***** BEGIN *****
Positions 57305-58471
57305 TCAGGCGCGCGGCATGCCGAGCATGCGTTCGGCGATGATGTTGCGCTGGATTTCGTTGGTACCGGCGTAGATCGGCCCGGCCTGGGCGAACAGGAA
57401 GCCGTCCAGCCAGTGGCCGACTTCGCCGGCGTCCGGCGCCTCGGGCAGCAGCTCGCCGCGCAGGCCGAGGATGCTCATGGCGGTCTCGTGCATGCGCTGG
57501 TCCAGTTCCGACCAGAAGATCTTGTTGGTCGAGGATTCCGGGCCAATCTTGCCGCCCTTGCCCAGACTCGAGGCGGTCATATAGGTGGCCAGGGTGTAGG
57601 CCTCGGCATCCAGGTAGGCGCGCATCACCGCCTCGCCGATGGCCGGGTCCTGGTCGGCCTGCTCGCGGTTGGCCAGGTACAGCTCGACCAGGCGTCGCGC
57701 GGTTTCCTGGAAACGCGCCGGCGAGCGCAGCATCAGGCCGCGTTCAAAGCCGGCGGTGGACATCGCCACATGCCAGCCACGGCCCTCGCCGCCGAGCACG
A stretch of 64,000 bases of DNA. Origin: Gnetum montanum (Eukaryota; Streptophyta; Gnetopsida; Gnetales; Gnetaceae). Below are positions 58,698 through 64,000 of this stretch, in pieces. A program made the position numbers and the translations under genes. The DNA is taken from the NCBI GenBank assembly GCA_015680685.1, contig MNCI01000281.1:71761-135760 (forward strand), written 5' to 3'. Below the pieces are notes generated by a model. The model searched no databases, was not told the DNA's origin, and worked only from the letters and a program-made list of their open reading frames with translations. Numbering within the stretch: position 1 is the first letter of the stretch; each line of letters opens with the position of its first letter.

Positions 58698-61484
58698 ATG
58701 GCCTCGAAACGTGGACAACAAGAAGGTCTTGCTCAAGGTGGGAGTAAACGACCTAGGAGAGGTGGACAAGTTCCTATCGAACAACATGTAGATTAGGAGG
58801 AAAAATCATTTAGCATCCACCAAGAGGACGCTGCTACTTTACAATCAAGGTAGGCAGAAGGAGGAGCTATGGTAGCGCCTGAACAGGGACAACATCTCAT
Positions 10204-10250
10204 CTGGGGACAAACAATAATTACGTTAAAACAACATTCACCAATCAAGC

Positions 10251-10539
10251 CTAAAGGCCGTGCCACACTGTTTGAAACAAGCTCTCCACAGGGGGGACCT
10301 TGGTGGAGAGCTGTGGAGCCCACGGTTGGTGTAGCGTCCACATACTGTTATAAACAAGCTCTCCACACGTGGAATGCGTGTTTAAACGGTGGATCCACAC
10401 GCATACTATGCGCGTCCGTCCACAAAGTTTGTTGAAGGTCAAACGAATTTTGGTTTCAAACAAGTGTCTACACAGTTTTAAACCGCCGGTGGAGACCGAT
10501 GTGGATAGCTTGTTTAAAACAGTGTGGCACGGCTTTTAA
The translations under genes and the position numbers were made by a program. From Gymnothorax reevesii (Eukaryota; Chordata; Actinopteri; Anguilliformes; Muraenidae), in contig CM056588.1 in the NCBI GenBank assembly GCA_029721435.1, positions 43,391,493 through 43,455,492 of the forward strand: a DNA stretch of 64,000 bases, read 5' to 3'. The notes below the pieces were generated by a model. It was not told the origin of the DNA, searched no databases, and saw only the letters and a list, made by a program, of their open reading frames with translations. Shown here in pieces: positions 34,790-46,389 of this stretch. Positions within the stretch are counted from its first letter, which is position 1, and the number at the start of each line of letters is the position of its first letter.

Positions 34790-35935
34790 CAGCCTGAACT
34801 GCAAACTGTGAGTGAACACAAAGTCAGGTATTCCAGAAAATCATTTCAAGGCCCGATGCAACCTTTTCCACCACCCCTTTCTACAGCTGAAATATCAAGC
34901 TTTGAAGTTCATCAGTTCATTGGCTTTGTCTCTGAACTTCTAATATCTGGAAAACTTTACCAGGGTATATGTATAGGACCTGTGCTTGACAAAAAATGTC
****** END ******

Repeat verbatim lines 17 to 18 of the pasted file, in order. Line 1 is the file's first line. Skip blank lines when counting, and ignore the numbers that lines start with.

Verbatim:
10401 GCATACTATGCGCGTCCGTCCACAAAGTTTGTTGAAGGTCAAACGAATTTTGGTTTCAAACAAGTGTCTACACAGTTTTAAACCGCCGGTGGAGACCGAT
10501 GTGGATAGCTTGTTTAAAACAGTGTGGCACGGCTTTTAA